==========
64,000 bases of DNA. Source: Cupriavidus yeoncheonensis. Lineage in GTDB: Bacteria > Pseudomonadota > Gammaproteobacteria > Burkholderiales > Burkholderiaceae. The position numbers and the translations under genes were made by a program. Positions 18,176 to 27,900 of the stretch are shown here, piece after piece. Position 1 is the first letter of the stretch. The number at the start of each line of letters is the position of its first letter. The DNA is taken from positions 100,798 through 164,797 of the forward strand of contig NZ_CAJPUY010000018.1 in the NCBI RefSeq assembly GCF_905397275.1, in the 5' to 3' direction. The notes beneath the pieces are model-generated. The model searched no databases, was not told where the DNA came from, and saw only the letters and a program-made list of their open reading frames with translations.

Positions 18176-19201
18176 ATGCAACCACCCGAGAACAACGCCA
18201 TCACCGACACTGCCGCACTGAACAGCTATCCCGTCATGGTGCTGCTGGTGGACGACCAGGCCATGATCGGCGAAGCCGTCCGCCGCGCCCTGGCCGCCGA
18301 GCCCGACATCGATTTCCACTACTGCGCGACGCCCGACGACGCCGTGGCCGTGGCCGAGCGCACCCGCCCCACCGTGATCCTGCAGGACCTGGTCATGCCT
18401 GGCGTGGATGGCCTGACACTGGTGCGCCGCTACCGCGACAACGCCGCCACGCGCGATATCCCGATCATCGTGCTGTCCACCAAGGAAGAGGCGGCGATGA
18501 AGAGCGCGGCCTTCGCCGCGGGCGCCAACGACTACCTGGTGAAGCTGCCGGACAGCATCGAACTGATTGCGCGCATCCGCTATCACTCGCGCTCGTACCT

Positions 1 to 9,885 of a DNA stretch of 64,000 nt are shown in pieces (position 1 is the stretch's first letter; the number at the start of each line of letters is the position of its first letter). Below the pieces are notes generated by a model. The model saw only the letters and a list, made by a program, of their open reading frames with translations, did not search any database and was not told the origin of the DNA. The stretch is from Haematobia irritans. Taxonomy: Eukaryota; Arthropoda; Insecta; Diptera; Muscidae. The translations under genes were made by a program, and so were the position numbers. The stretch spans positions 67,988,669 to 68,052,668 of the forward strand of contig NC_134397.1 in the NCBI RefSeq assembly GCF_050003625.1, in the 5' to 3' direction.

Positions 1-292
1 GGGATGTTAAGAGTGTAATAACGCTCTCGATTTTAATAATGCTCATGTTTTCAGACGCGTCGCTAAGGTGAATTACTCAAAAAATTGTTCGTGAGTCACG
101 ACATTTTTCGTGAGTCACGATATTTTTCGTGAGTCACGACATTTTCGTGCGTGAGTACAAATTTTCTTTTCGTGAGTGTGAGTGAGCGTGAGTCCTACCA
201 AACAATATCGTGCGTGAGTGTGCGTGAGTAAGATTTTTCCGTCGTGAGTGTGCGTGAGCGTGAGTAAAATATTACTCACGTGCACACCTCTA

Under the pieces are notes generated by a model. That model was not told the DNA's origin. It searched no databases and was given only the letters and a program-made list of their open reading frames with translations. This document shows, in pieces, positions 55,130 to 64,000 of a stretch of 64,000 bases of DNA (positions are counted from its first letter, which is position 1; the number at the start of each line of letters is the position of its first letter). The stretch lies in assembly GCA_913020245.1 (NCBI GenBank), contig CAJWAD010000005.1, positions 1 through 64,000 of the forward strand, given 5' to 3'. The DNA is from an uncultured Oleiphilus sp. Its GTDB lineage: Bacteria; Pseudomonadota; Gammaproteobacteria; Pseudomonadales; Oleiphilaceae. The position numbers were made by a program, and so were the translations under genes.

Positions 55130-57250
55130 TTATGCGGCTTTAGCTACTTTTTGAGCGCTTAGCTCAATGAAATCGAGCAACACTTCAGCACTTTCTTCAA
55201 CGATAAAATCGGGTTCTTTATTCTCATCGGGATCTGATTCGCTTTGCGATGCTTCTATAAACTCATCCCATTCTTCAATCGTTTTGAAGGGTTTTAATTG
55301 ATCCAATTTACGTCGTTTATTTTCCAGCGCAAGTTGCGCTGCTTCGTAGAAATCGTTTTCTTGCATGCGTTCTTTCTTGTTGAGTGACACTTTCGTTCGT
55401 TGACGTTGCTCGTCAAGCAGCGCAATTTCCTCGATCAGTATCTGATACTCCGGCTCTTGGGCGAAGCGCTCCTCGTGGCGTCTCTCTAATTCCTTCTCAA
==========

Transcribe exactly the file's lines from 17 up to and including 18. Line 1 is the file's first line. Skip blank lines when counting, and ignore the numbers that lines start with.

55301 ATCCAATTTACGTCGTTTATTTTCCAGCGCAAGTTGCGCTGCTTCGTAGAAATCGTTTTCTTGCATGCGTTCTTTCTTGTTGAGTGACACTTTCGTTCGT
55401 TGACGTTGCTCGTCAAGCAGCGCAATTTCCTCGATCAGTATCTGATACTCCGGCTCTTGGGCGAAGCGCTCCTCGTGGCGTCTCTCTAATTCCTTCTCAA